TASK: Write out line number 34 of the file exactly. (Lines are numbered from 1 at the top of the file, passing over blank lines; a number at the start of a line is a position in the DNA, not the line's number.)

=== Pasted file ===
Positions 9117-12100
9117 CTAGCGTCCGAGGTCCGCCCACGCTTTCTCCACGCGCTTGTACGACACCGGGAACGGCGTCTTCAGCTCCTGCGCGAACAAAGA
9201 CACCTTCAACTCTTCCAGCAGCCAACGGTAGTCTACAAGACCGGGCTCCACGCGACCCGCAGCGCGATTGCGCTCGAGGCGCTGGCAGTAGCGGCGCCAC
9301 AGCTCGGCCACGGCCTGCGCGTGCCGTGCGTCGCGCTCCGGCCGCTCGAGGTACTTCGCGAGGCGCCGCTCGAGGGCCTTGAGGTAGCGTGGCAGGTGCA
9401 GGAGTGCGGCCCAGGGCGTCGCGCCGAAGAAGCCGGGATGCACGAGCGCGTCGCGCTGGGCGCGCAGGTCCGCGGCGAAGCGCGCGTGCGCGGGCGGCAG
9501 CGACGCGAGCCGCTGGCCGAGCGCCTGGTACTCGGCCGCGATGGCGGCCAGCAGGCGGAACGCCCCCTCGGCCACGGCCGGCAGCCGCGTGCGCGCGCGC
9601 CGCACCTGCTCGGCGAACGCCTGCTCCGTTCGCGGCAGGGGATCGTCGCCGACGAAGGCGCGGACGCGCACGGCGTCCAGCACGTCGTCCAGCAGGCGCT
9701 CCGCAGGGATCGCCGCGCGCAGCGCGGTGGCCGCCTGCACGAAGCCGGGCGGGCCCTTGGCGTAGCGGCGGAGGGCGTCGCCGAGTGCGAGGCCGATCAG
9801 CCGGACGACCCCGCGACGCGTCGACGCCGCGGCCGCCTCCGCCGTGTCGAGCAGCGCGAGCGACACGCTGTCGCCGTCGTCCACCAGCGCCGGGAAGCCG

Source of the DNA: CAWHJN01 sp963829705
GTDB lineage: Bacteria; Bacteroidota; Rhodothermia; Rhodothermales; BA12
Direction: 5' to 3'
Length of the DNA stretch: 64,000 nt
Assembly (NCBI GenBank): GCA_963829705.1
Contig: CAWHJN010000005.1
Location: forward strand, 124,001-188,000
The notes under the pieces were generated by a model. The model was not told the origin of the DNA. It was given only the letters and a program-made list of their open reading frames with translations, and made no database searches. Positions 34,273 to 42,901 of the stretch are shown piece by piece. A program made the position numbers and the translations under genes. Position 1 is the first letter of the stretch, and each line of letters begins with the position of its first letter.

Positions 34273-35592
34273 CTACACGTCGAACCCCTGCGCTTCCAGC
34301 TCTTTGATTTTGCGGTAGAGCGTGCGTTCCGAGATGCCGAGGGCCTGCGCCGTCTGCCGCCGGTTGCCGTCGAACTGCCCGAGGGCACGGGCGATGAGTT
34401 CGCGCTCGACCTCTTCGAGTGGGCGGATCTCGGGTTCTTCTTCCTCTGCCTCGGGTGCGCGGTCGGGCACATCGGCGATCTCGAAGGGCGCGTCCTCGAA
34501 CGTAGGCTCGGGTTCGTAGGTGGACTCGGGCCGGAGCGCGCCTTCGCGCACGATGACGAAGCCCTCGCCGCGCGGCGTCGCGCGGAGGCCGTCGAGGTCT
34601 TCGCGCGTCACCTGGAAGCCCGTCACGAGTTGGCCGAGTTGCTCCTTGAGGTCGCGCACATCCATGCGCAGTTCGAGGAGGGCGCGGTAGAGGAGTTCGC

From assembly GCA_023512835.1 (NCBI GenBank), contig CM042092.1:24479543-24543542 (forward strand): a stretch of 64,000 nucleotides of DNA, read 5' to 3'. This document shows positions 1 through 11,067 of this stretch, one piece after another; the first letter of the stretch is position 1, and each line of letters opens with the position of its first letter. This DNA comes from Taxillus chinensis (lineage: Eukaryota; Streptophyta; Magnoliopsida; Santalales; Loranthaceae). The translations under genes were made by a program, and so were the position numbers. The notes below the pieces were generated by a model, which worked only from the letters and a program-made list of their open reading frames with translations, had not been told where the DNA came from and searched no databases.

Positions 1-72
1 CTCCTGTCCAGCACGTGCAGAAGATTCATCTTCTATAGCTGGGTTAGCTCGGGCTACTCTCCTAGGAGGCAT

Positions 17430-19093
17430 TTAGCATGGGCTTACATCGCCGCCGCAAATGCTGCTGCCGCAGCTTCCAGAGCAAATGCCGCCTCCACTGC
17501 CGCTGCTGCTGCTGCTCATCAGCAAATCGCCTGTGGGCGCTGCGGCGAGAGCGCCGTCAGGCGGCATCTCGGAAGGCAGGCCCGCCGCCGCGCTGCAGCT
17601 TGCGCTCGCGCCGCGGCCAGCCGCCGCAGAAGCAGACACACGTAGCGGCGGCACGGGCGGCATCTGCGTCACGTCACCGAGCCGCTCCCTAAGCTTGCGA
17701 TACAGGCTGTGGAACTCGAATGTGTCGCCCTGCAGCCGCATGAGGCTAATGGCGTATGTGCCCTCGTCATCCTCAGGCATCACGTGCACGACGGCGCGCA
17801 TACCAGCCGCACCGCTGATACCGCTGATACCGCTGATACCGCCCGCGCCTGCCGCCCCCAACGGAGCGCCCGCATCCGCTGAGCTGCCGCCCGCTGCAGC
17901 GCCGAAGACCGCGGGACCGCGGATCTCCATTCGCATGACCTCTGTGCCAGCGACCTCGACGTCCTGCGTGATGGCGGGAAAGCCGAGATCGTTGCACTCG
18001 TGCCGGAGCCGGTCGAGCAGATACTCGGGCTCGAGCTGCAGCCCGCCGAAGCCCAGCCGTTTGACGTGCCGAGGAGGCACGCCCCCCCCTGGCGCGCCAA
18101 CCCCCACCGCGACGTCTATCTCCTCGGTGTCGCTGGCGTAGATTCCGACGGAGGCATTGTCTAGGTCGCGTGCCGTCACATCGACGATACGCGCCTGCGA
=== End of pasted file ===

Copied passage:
18001 TGCCGGAGCCGGTCGAGCAGATACTCGGGCTCGAGCTGCAGCCCGCCGAAGCCCAGCCGTTTGACGTGCCGAGGAGGCACGCCCCCCCCTGGCGCGCCAA